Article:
DeWayne Walker is in his third season as UCLA's defensive coordinator. In addition, he served as UCLA's interim head coach for the 2007 Pioneer Las Vegas Bowl game. Walker, who excelled at coaching defense for three different organizations in the National Football League prior to coming to UCLA, has established himself as one of the top defensive coordinators in the collegiate game.
In 2007, the Bruin defense once again found itself listed among the national leaders in several categories. UCLA ranked 14th in rushing defense (109.2 yards per game), 29th in total defense (343.23 yards), 29th in scoring defense (22.3 points), and 32nd in pass efficiency defense (115.26). The Bruins also ranked second nationally in tackles for loss per game (8.77), third in third down conversion defense (29.1%), tied for 15th in sacks per game average (3.0) and tied for 17th in fumbles caused (14). Defensive backs Trey Brown (tied for first, 1.77/g) and Alterraun Verner (tied for 11th, 1.46/g) ranked among the nation's best in the passes defensed category, while defensive end Bruce Davis ranked tied for ninth in the nation in sacks per game (.92).
In 2006, the Bruins were among the national leaders in rushing defense (tied for ninth in the NCAA and tied for first in the Pac-10 with 91.08 yards per game) and total defense (33rd nationally at 304.83) and allowed almost half as many touchowns (27) as the previous year (48). UCLA allowed 91.1 yards per game, 2.83 yards per rush and just nine touchdowns on the ground, the first time since 1985 that the Bruins had allowed fewer yards per game on the ground. The Bruin defense also ranked fifth nationally in third-down conversion defense (28.4%, 50 of 176). Walker joined the Bruins from the Washington Redskins, where he had coached the secondary, specifically the cornerbacks, the previous two seasons (2004-05) under head coach Joe Gibbs and highly-respected defensive coordinator Gregg Williams. In 2005, the Redskins won 10 of 16 regular-season games, including their final five straight, to earn a wild-card berth in the playoffs. Washington defeated Tampa Bay in Florida, before dropping a 20-10 decision to the NFC champion Seattle Seahawks on the road.
The Redskins ranked No. 1 among the NFL's 32 teams in lowest opponent passing percentage (54.4%). In addition, they also ranked second (tied) in fewest touchdown passes allowed (15), 10th in pass defense (192.6 yards) and 14th (tied) in interceptions (16). Walker played a key role in the development of rookie cornerback Carlos Rogers and the continued fine play of Shawn Springs. In 2004, his first year in Washington, Springs became the first cornerback in NFL history to lead his team in sacks (five) and interceptions (six) in the same season and finished the year with 69 tackles. He also tutored veterans Walt Harris and Fred Smoot in that first year.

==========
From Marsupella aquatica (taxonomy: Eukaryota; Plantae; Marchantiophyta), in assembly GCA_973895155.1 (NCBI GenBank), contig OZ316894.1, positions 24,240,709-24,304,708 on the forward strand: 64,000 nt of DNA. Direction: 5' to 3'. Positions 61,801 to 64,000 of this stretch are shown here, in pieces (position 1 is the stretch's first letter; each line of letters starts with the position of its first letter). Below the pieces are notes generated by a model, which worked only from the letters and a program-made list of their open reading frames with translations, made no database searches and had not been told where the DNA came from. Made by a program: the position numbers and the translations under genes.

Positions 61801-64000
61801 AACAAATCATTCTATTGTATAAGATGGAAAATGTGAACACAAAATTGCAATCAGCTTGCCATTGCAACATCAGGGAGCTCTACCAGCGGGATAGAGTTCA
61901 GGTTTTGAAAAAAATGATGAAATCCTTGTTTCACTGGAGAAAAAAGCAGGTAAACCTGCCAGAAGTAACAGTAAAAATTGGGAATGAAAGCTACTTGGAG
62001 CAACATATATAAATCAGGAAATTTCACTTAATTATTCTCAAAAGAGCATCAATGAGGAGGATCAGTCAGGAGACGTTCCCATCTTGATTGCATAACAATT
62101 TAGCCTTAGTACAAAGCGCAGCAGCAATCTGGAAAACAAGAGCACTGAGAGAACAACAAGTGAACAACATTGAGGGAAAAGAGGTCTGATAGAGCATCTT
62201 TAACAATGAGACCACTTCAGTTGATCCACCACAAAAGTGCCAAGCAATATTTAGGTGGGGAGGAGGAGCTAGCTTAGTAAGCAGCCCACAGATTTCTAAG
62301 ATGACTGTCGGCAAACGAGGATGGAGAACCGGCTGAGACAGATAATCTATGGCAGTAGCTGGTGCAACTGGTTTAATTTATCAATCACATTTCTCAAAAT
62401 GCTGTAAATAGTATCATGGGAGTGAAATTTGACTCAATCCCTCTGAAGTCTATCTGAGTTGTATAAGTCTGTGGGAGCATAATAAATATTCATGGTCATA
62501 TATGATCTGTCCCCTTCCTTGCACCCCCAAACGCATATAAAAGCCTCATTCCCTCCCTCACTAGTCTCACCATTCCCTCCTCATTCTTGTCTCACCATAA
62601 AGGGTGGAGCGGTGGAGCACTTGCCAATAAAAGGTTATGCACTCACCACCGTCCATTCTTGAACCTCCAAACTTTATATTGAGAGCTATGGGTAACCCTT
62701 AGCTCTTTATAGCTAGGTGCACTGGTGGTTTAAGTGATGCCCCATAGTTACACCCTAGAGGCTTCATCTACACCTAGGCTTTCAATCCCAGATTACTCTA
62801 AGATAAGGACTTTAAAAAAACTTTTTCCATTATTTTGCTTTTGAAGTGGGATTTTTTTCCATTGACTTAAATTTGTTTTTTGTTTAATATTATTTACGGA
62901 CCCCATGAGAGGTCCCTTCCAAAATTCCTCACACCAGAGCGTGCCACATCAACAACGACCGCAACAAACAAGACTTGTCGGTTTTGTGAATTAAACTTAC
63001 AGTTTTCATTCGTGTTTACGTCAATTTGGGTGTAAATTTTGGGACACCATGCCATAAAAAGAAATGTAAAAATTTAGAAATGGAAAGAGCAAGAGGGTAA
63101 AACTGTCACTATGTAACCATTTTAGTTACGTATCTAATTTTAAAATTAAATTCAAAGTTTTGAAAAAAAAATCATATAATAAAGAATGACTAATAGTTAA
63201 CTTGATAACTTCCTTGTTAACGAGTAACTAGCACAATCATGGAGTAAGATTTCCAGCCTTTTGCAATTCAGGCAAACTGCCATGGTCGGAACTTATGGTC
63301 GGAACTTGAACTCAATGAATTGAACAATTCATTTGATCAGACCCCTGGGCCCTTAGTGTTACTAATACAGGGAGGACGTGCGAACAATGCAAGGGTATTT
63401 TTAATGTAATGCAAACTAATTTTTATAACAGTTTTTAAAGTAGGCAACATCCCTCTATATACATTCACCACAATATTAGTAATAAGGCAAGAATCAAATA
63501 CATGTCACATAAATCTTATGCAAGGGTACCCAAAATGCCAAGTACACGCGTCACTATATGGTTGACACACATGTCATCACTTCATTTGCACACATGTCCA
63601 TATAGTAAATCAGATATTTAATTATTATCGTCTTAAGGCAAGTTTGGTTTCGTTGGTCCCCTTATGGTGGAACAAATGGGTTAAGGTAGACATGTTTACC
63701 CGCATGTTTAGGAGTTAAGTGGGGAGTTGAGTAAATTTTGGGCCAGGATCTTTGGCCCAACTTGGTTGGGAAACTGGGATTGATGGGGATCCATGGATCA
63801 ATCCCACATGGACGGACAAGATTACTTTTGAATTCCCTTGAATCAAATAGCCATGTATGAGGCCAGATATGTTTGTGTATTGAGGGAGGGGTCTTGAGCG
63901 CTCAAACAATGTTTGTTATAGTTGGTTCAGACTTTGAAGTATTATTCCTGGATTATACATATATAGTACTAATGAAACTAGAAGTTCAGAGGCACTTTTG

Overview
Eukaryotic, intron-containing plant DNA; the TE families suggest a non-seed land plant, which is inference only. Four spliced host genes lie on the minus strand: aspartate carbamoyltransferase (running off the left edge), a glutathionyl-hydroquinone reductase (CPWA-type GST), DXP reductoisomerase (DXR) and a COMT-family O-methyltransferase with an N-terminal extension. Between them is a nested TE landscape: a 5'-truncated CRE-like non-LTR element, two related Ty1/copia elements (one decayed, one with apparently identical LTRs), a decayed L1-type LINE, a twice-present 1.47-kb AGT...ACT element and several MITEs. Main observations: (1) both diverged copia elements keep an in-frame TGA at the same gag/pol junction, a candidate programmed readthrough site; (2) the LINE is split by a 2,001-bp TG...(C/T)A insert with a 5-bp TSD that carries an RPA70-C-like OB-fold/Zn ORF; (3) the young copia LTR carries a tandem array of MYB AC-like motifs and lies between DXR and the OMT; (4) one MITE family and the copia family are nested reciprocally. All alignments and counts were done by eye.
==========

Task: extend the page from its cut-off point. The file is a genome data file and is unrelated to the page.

Walker spent the previous two seasons (2002-03) as secondary coach of the New York Giants under coordinator Johnnie Lynn, a former Bruin. Prior to joining the Giants, Walker spent the 2001 season as associate head coach/secondary coach at USC under Pete Carroll and was the first staff member hired by Carroll. That season, the Trojans ranked seventh nationally with 19 interceptions and also ranked 16th nationally in pass defense (179.2 yards) and 16th (tied) in fewest touchdown passes allowed (11).
He also served as secondary coach of the New England Patriots for three seasons, the first two (1998 and 1999) under Carroll and the third (2000) under Bill Belichick. During his tenure with the Patriots, defensive backs Ty Law and Lawyer Milloy each earned trips to the Pro Bowl. Walker began his coaching career at Mt. San Antonio College (1988-92), serving as secondary coach for four seasons before becoming defensive coordinator in 1992. He then gained valuable experience by coaching at Utah State (1993), BYU (1994), Oklahoma State (1995) and California (1996-1997) before moving to the Patriots. At Cal, he tutored future NFL performers Kato Serwanga and Marquis Smith.
He also participated in the NFL's minority coaching internship program, working with the San Francisco 49ers in 1996 and the Patriots in 1997. A former cornerback himself, Walker played three seasons professionally - one in the CFL (Edmonton Eskimos in 1982) and two in the USFL (Oakland Invaders in 1984 and Arizona Outlaws in 1985). In college, he was a two-year starter at Minnesota (1980-81) after playing at Pasadena City College for two years. Walker earned his bachelor's degree from Regents College.
RECRUITING RESPONSIBILITIES -- Los Angeles, San Gabriel Valley.
PERSONAL -- Education: Bachelor's in Liberal Arts from Regents College in Albany, NY, 1992 (attended Minnesota, 1980-82); At UCLA: Third year (joined the staff in January of 2006); Born: December 3, 1960; Family: DeWayne and his wife, Zan, have two daughters (Kesha and Kendra) and one son (Kevan).
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